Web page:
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In the lead up to the end of the financial year (EOFY), small business owners are working long hours to get their paperwork into shape and meet their tax obligations.
“Many small business operators are making significant personal sacrifices over and above running their day-to-day business, making EOFY not only stressful but a period where meeting their EOFY obligations is eating into time that should be spent on working to achieve business results,” said John Moss of MYOB.
The latest MYOB Business Monitor Survey has found that 42 percent of owners are working weekends and a further 26 percent are working after midnight to meet their reporting obligations. A large proportion, 35 percent, are putting off getting started on their paperwork until July.
“While it’s easy to put the extra work on the backburner, there are several actions small business owners can take to ensure they aren’t caught out at tax time. By starting early as well as seeking out help from their advisers or using accounting software, SMEs can save a great deal of personal time and stress further down the track,” said Moss.
The survey revealed that the timeline for EOFY preparation varies widely between owners.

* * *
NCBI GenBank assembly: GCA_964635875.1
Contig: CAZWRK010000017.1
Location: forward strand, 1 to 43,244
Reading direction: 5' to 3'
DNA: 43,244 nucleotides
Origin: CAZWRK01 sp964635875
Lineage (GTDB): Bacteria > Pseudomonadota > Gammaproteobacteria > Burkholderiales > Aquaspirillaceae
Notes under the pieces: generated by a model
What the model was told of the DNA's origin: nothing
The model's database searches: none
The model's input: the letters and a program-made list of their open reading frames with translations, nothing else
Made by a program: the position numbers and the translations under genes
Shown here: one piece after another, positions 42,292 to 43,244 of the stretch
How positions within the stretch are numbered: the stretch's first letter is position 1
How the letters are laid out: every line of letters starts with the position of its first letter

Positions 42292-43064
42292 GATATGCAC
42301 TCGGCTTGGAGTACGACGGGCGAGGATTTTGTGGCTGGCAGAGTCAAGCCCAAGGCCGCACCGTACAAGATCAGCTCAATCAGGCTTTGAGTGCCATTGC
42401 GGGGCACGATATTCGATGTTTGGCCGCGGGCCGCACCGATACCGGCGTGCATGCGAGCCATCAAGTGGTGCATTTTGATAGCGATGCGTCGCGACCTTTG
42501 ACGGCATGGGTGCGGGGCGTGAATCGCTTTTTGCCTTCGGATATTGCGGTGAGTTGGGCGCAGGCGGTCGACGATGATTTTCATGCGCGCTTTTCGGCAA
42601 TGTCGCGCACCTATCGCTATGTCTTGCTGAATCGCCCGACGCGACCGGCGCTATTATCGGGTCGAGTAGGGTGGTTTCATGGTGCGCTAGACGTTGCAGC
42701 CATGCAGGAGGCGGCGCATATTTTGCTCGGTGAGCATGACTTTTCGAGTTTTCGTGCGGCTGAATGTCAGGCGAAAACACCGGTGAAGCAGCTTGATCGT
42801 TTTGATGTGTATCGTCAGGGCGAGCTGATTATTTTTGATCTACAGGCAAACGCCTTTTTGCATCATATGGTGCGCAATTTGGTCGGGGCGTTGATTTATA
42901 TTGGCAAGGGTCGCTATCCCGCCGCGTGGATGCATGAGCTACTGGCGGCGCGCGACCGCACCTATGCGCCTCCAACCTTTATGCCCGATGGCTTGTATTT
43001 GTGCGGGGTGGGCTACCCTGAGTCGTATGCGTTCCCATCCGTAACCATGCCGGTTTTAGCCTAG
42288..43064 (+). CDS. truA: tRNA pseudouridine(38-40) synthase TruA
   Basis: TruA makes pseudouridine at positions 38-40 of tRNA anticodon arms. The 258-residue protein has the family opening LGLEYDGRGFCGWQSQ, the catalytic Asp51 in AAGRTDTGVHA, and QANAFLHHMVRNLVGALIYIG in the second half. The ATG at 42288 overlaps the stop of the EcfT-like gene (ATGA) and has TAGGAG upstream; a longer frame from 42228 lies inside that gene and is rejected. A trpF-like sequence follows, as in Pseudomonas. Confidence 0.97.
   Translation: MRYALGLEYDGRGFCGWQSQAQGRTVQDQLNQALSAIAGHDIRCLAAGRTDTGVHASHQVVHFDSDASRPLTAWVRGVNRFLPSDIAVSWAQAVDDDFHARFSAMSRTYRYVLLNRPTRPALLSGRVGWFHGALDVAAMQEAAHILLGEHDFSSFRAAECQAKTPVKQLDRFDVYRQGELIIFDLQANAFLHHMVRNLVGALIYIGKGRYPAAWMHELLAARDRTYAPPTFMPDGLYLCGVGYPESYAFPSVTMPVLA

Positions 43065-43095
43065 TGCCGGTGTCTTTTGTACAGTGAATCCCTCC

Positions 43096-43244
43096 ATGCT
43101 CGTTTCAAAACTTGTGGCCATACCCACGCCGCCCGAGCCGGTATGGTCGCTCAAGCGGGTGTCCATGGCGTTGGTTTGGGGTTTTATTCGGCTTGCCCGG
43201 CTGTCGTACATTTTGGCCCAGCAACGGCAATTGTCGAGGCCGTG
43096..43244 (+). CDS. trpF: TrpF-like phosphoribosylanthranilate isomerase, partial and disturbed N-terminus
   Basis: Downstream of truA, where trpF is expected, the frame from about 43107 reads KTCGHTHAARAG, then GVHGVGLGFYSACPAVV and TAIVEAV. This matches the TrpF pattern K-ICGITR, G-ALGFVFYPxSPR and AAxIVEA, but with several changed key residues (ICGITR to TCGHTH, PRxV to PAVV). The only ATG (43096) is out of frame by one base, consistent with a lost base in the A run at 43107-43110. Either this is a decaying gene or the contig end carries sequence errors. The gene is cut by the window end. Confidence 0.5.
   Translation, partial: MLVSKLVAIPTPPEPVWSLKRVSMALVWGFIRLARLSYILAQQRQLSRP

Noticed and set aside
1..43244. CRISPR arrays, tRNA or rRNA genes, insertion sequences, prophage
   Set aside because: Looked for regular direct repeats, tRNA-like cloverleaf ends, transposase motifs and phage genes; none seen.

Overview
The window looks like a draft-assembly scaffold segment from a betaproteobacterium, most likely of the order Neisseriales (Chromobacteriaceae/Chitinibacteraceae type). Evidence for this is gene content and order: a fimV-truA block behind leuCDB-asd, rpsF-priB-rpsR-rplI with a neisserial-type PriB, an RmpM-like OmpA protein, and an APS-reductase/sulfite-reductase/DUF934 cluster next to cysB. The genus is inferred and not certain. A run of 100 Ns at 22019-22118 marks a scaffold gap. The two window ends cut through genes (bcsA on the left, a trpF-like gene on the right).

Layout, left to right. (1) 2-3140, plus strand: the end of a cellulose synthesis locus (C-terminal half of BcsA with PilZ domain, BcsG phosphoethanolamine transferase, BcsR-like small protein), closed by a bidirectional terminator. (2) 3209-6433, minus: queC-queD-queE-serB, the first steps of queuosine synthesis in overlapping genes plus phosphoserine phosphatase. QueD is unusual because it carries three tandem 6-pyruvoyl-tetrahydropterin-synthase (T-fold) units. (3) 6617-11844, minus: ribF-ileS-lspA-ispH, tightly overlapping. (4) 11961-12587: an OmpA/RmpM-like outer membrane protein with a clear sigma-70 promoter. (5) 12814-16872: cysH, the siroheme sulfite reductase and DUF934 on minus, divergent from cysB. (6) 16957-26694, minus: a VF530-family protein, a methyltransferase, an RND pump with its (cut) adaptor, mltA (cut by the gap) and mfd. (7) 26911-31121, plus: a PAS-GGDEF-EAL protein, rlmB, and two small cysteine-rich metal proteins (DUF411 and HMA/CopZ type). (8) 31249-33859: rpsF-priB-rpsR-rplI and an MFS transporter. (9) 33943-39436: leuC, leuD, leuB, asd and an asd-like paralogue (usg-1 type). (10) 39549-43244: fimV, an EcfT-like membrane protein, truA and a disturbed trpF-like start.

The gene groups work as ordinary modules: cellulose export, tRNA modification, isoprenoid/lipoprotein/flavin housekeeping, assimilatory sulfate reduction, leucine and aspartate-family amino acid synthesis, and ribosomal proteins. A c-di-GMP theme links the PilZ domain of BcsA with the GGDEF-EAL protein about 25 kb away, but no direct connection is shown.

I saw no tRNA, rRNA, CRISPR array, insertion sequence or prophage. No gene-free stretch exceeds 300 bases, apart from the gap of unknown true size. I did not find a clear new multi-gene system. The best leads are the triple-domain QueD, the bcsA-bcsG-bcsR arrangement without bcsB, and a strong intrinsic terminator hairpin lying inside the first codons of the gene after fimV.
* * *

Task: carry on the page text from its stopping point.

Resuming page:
Around 30 percent of business owners get organised before the end of June, while 10 percent don’t begin until the end of August.
“This is one of the most important administrative activities of the business year and getting it right can mean the difference between business success and failure,” said Moss.
The survey found that 54 percent of small to medium-sized business owners in the Agribusiness sector were most likely to start preparation once the financial year ended. Many sole operators are also following this trend, with 41 percent beginning the process post-June 30.
When looking at preparation methods, over a third of business owners tackle aspects of their EOFY reporting themselves, with the remainder using the support of an accountant or a bookkeeper.
“What we’re seeing here is a discrepancy between how small business owners are feeling and what they are willing to change. We know SMBs are feeling the pressure, yet a third of SMBs say they won’t be doing anything to cut down the time it takes to get ready this year.”
“We urge all SMBs to make a change this end of financial year – whether that means talking to an accountant, upgrading or implementing software, or simply starting preparation ahead of June 30. This will help business owners remain focused on what matters most – running their business.”
Image (supplied): John Moss